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[Tribeca Review] ‘You Shall Not Sleep’ Overcomes Its Flaws with Atmospheric Thrills

[Tribeca Review] ‘You Shall Not Sleep’ Overcomes Its Flaws with Atmospheric Thrills

From creepy insane asylums to experimental theater and even questionable pseudo-science about insomnia, you’d be forgiven for thinking that Argentinian director Gustavo Hernández (responsible for 2010’s scarily innovative The Silent House) is just picking random horror movie material out of a hat at this point. However, Hernández’s new film You Shall Not Sleep (No Dormirás) does a surprisingly effective job of meshing these ideas together into an entertaining, if occasionally inconsistent, psychological thriller.

You Shall Not Sleep stars Eva De Dominici as a promising actress named Bianca who’s selected to compete for the starring role in an experimental new stage play. Placed in an abandoned mental institution, Bianca and the other actors must prepare for their roles by staying awake for an unprecedented amount of time, blurring the lines between fact and fiction. With sleep deprivation taking its toll on her psyche, Bianca begins to suspect that there may be more to this sinister production than meets the eye.

Though the film actually takes place in the 80s, the period setting doesn’t add much to the story other than some superficial set dressing and fashion cues. Nevertheless, the foreboding atmosphere and genuinely chilling narrative make this an engaging mystery that rewards patient viewers, though it’s not without its flaws.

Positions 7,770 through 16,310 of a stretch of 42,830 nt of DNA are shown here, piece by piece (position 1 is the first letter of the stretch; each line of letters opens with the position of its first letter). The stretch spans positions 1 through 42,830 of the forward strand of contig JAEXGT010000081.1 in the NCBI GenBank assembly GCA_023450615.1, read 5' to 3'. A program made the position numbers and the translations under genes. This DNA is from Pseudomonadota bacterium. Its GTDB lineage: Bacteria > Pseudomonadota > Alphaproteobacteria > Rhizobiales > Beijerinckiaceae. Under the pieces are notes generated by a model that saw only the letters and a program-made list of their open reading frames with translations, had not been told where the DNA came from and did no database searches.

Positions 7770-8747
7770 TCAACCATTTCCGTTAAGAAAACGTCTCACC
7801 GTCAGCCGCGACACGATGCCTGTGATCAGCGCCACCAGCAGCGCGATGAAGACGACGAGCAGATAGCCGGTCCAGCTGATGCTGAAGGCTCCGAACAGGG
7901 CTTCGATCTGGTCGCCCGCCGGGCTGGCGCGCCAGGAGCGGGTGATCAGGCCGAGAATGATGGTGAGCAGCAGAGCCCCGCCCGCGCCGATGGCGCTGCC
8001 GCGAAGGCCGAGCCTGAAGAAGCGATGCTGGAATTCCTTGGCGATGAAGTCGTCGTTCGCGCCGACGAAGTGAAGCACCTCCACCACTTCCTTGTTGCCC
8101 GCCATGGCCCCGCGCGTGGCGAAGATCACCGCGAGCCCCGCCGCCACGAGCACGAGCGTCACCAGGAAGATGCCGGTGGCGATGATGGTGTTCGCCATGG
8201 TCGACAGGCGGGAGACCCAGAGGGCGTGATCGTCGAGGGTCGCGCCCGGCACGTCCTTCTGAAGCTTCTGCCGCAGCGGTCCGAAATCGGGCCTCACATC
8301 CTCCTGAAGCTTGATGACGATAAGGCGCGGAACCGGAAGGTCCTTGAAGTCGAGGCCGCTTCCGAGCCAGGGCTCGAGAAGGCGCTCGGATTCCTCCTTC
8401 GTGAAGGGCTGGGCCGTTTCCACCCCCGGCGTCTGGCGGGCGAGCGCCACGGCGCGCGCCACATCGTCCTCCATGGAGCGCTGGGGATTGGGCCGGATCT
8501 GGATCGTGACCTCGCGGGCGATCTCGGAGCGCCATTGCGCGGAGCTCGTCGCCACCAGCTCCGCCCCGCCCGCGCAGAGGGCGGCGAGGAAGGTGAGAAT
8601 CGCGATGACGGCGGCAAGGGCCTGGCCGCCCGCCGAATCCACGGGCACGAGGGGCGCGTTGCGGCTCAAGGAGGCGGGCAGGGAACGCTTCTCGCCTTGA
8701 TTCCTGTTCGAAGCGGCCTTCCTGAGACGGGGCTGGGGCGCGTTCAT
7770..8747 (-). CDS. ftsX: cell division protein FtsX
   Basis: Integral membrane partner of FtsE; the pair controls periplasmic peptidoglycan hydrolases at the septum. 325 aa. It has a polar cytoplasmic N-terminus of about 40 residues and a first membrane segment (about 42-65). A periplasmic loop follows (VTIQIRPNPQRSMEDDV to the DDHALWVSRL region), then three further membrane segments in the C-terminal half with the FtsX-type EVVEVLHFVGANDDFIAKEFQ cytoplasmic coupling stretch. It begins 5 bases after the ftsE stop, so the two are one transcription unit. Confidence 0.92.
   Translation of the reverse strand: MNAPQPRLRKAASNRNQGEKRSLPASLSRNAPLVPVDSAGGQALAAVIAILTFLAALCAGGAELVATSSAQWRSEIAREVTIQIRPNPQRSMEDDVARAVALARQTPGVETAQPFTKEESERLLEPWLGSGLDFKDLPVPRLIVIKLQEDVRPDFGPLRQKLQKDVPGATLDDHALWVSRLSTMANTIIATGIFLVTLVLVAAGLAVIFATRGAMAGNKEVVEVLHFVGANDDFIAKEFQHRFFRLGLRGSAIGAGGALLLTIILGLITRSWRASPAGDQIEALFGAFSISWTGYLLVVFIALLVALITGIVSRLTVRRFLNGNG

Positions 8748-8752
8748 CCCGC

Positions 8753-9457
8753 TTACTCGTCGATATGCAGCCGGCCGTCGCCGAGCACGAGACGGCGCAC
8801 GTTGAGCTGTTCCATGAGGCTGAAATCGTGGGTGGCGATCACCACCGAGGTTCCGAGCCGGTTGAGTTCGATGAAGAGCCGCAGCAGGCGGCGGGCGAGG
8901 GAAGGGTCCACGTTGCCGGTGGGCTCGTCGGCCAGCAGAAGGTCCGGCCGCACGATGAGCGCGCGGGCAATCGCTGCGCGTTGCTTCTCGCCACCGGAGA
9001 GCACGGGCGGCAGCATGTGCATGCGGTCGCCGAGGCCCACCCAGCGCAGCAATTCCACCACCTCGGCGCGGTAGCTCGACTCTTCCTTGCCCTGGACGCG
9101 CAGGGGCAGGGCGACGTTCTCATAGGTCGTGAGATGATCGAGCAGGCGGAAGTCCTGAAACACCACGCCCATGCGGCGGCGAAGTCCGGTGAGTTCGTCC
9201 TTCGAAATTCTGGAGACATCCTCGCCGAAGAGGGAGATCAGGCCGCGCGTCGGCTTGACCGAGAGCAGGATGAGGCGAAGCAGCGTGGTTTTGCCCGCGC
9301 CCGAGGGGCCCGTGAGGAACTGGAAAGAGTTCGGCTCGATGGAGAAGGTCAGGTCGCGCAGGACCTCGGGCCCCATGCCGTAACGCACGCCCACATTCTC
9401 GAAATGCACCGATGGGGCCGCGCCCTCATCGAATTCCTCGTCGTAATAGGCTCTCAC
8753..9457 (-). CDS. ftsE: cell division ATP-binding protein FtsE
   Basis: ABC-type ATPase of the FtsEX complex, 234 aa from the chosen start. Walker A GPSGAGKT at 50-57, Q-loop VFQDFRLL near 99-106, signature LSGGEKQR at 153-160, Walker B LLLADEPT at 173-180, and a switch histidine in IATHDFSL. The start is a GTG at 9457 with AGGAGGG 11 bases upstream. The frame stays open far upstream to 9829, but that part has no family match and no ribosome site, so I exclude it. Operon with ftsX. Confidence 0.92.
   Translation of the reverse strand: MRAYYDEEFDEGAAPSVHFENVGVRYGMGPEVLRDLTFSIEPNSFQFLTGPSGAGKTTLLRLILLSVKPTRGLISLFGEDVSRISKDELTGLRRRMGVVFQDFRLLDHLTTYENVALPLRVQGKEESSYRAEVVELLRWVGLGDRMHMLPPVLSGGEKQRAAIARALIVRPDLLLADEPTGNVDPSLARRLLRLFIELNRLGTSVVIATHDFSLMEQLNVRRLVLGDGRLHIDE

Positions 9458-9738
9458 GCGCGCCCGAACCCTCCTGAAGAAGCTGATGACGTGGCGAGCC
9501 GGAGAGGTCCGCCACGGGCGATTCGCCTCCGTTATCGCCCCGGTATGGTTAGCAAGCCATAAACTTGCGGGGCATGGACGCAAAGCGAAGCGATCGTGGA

Unfortunately, the experience is somewhat marred down by some clumsy creative decisions (like a handful of lazy jump scares) and a script that needed further polishing. While the narrative mostly works, the second half of the film gets a little convoluted, but it never quite becomes too confusing to be entertaining. Hernández’s creative direction is partly responsible for this, as the film distracts the viewer from most of its narrative flaws with a plethora of compelling characters and memorable visuals.

Speaking of visuals, the cinematography is definitely one of the film’s strongest assets, providing a haunting backdrop for these characters to act and interact while still embracing the movie’s scares. The clever, if somewhat subdued, use of color also stands out even in the film’s darker moments, despite the forsaken setting.

The lead performances are also spectacular, with Dominici remaining a likable main character throughout the film, even avoiding some common horror protagonist pitfalls. However, Belén Rueda steals the show as the manipulative Alma Böhm, who’s organizing the mysterious play and preparing the actors for what’s to come. Ultimately, the competent cast also helps to make up for the flawed script, selling the illusion so earnestly that you can’t help but ignore many of the plot’s inconsistencies.

You Shall Not Sleep may not be a perfect horror experience, but it’s still definitely worth a watch. Hernández manages to weave a compelling tapestry with the film’s central mystery without losing sight of the human element that grounds the story, overcoming nearly all of its flaws. If you’re up for an atmospheric mix of psychological terror, supernatural thrills and the dramatic arts, this should undoubtedly be on your radar.

You Shall Not Sleep screened at the Tribeca Film Festival.



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